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8. The National Catholic Bioethics Quarterly: Volume > 17 > Issue: 4
Daniel Patrone Compensation for the Moral Costs of Research-Related Injury
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In the United States, researchers are not legally required to compensate trial participants for research-related injuries. Nevertheless, institutional review boards (IRBs) ought to require that all research proposals include broad compensation plans. However, the standard justifications for mandatory compensation cannot reconcile the need for adequate participant protections with a duty on the part of the research community to provide them. This situation can be resolved only through a deeper analysis of research-related costs. Once mere costs are distinguished from moral costs, a compelling case can be made that the principle of respect for persons, or human dignity, provides a sound moral foundation for assigning responsibility for research-related injuries.
9. The National Catholic Bioethics Quarterly: Volume > 17 > Issue: 4
Michael G. Brungardt A Study of Accompaniment at the End of Life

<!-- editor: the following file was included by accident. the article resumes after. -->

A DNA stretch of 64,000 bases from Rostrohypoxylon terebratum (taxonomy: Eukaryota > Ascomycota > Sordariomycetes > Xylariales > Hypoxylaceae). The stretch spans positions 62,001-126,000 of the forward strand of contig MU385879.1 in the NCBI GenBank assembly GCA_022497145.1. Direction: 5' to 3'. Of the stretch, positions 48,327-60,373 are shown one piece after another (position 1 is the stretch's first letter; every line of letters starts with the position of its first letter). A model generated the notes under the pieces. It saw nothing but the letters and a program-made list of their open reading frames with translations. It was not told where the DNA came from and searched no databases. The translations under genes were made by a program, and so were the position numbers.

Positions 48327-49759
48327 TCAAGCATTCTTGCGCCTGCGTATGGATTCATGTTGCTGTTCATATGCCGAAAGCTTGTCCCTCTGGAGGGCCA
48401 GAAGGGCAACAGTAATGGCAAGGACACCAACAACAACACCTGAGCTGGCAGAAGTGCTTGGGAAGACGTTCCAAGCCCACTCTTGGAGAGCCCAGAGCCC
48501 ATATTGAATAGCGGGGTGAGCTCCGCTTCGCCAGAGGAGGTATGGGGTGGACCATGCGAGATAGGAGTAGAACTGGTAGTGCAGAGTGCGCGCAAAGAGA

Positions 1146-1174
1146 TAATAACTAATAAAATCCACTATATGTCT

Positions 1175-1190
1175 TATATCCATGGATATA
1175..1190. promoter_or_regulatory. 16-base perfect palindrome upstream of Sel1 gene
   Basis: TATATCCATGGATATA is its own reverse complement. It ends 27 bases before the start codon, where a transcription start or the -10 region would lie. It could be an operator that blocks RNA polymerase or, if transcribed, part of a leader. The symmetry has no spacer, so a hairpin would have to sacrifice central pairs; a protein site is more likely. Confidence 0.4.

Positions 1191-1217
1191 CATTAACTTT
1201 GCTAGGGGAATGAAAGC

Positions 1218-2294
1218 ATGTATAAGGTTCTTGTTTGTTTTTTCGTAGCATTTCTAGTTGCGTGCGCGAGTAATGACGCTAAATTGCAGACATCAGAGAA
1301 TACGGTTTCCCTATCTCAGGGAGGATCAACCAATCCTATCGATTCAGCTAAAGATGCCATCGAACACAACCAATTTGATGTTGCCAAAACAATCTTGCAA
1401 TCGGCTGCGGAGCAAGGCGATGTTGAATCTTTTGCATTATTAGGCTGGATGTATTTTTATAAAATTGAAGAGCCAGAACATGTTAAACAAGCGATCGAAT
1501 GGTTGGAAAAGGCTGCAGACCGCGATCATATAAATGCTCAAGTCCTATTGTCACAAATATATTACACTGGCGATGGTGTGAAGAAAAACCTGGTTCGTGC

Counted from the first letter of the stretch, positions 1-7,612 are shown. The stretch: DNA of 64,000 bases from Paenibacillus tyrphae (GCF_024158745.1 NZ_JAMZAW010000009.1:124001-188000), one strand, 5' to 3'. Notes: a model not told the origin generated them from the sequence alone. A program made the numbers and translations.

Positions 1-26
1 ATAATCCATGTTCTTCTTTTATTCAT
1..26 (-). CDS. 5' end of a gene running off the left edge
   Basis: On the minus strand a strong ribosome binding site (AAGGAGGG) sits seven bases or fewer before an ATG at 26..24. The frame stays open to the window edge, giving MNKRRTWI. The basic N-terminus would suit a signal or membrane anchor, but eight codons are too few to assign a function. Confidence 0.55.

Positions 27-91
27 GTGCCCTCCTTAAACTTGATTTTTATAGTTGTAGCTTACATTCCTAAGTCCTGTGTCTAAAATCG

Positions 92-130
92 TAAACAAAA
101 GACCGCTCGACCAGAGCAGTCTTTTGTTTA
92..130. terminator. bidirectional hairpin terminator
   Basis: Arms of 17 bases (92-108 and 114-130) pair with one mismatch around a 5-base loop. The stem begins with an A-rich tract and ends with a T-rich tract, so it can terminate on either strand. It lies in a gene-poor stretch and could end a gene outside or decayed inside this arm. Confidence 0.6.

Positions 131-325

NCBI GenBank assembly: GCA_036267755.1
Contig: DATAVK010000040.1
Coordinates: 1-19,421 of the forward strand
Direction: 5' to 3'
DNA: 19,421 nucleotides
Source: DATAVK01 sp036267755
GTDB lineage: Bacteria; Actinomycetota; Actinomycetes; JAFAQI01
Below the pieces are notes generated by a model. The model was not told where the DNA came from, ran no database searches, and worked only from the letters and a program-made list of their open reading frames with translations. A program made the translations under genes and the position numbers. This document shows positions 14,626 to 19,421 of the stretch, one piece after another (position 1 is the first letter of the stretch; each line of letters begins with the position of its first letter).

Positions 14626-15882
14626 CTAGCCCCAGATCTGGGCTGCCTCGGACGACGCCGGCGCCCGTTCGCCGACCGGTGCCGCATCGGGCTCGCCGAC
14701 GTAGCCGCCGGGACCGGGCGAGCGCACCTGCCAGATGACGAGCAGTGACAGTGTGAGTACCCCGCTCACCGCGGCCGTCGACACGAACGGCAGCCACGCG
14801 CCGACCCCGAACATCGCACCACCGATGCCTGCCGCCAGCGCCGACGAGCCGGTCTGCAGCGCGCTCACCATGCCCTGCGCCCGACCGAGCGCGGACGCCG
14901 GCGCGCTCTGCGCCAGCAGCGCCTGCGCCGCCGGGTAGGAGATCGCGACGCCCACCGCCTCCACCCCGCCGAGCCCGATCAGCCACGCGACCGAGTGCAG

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In discussions of end-of-life care and what the often-used but often-misunderstood buzzword “accompaniment” means, the core of the issue has often been missed, leading to inappropriate responses by physicians, loved ones, and the dying persons themselves. Emphasis is often placed on the care of circumstances rather than the care of persons. In what follows, these issues are systematically addressed to show that when patients face physical death, a truly ethical response is authentic, loving accompaniment of them. This form of such accompaniment is explored.
10. The National Catholic Bioethics Quarterly: Volume > 17 > Issue: 4
Paul W. Hruz The Use of Cross-Sex Steroids in the Treatment of Gender Dysphoria
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Current clinical guidelines for the treatment of individuals who experience gender dysphoria include the administration of testosterone to women who desire to appear as men and estrogen to men who desire to appear as women. Despite the rapid and widespread adoption of this practice, strikingly little scientific evidence supports this treatment approach as a safe and effective medical intervention to prevent associated depression and suicide. Although low-quality, short-term studies have demonstrated a reduction of dysphoria, emerging evidence reveals significant bodily harm from this practice and a lack of long-term benefit in preventing depression and suicide. From an ethical perspective, this practice distorts a proper view of human nature and violates bodily integrity by directly inducing sterility. The use of exogenous cross-sex hormones reinforces rather than alleviates underlying psychiatric dysfunction while significantly increasing the risk of other medical morbidities. Despite the valid goal of alleviating suffering, this practice cannot be justified by the use of the principles of totality or double effect.